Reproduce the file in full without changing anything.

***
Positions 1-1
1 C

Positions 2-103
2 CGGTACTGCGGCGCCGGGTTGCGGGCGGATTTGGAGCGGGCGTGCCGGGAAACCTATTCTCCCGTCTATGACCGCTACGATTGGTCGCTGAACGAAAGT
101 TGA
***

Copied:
Positions 1-1
1 C

Positions 2-103
2 CGGTACTGCGGCGCCGGGTTGCGGGCGGATTTGGAGCGGGCGTGCCGGGAAACCTATTCTCCCGTCTATGACCGCTACGATTGGTCGCTGAACGAAAGT
101 TGA